[time-nuts] New tide gauge uses GPS signals to measure sea level change

Jim Lux jimlux at earthlink.net
Fri May 30 19:39:30 EDT 2014


On 5/30/14, 3:00 PM, Hal Murray wrote:
> [Structure of Earth's core]
>
> jimlux at earthlink.net said:
>> Molten, but it's a composite material under a lot of pressure, so the
>> transition between "liquid" and "solid" isn't like between ice and  water.
>> Think cold peanut butter.
>
>> Seismic evidence is how they knew it was liquid in the first place.  As you
>> get better at doing the models, and getting better time measurements of the
>> seismic propagation with higher performance seismometers, you can get a
>> better model.
>
> There was an article in Scientific American back in the early 1970s
> discussing the structure of the Earth and all the tricks the seismologists
> used to figure things out.  I remember a diagram of the cross section of the
> Earth with a blizzard of seismic paths, bending and bouncing at each boundary.
>
> In that time frame, there was a lot of money for seismic research.  It was a
> key part of the test ban treaties.
>
> What did seismologists use for timing back then?
>

A good wristwatch?

Most of the work was done with conventional ink on graph paper drum 
recorders, and the sync was probably done with some sort of conventional 
"derived from national time reference" source: WWV or similar in the US.

It's not like you need nanosecond precision when you're looking at 
propagation times of minutes.

P wave propagates at about 5 km/sec
S wave propagates at about 3 km/sec

That's enough difference that you can tell how far the epicenter is from 
you in a local earthquake.  If it's "close" (within 10km), you feel the 
earthquake as a single event, because the P wave arrives in a couple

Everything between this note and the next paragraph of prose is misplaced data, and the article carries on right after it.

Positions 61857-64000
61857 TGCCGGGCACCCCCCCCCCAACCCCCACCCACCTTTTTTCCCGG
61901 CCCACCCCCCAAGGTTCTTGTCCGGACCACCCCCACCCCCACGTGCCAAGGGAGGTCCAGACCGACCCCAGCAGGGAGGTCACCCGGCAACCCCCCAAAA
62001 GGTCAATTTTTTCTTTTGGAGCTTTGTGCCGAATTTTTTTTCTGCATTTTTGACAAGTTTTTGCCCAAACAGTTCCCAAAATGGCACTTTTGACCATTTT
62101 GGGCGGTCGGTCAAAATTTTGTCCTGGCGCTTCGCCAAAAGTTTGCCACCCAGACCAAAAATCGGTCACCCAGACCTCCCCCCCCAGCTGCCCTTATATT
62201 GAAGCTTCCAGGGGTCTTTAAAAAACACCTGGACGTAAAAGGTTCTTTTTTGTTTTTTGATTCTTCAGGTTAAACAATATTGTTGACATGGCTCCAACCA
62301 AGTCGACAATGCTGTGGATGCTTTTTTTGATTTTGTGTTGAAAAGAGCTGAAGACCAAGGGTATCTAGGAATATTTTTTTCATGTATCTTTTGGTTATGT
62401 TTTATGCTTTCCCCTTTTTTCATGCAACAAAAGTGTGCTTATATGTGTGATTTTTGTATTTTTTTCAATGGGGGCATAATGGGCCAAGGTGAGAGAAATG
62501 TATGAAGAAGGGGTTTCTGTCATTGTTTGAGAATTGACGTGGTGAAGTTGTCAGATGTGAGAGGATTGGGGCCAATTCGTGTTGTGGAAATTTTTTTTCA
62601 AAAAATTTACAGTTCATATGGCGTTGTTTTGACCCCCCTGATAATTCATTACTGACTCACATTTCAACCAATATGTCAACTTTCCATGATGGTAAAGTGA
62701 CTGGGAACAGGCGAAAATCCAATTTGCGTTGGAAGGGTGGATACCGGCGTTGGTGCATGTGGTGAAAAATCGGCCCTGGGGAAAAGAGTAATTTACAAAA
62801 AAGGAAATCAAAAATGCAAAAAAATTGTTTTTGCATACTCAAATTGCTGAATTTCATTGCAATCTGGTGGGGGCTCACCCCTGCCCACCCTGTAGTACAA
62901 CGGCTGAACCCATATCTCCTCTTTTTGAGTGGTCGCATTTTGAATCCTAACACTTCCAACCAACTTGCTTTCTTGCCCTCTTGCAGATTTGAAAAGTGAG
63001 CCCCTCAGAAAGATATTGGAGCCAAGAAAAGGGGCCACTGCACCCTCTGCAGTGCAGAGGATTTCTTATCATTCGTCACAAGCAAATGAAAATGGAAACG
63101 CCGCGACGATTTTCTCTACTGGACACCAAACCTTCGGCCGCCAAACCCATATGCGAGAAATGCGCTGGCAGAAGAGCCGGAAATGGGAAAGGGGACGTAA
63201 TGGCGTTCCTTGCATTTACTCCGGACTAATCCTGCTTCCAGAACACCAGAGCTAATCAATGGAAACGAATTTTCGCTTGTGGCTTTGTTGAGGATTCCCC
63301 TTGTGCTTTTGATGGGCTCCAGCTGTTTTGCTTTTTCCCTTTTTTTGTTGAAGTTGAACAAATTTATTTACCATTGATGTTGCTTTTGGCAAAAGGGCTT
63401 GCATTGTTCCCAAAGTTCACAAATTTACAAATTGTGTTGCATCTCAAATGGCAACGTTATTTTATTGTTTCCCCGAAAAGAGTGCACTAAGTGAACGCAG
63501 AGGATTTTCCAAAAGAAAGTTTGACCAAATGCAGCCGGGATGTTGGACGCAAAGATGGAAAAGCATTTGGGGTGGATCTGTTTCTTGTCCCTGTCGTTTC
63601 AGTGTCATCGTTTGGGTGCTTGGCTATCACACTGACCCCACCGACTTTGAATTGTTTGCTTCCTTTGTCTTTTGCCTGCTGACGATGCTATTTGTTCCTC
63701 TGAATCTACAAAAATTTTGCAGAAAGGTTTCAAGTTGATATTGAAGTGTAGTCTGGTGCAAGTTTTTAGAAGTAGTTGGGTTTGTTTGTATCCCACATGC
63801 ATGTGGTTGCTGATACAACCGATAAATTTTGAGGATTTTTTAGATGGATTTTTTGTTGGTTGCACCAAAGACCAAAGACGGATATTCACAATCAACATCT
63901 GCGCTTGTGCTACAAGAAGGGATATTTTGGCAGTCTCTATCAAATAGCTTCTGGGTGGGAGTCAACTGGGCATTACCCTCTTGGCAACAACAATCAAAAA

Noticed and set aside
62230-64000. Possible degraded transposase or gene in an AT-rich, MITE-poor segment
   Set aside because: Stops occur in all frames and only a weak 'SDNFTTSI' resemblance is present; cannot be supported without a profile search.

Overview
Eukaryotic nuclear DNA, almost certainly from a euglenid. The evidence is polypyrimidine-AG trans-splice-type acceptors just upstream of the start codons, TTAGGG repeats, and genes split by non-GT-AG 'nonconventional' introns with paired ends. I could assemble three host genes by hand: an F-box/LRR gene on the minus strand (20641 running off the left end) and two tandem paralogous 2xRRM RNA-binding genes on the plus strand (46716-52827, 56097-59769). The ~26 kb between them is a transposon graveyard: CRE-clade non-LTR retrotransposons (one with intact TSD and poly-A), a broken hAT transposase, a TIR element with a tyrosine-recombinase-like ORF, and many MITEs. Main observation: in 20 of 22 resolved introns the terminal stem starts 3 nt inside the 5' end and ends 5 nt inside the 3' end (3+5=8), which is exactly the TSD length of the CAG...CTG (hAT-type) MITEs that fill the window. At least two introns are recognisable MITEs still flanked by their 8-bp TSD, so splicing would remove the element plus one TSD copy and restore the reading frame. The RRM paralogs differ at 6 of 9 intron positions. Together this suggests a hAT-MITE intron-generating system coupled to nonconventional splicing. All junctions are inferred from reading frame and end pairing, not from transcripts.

seconds and the S wave is a second later, while the shaking is still 
going on (unless it's a very small quake).  If it's farther away (say 
50km), then you feel two separate events (50 sec vs 80 sec).

I would say that most people who live in Southern California for a while 
and are somewhat aware of it can tell the rough distance and magnitude 
of an earthquake because of this, even if they don't know why.  Duration 
of shaking correlates well with magnitude. The short "thump" is probably 
a 2 or 3 (was that an earthquake or a sonic boom or someone dropping a 
truck load of something), a 4 will maybe be a rumble or a couple sways, 
a 5 is "we're definitely having an earthquake" because it lasts 
distinctly long enough for you to realize that something's going on 
that's not a "short event", and a 6 is in the "seems to last forever" 
category.


So if you get a "crack", "thump", "rattle" followed a few seconds later 
by the lamps or cupboard door swinging a bit, you say "hey, a 3.5 10 
miles away"

The P wave has a distinct "crack" and feels short to me, and the S 
(shear, transverse to propagation direction) wave is more the rolling 
and swaying (depending on the direction of motion).

It's kind of like counting seconds between lightning flash and thunder 
(short duration event, delay, long duration event)


In any case, to propagate the 10,000-15,000 km across the earth takes 
the better part of an hour.



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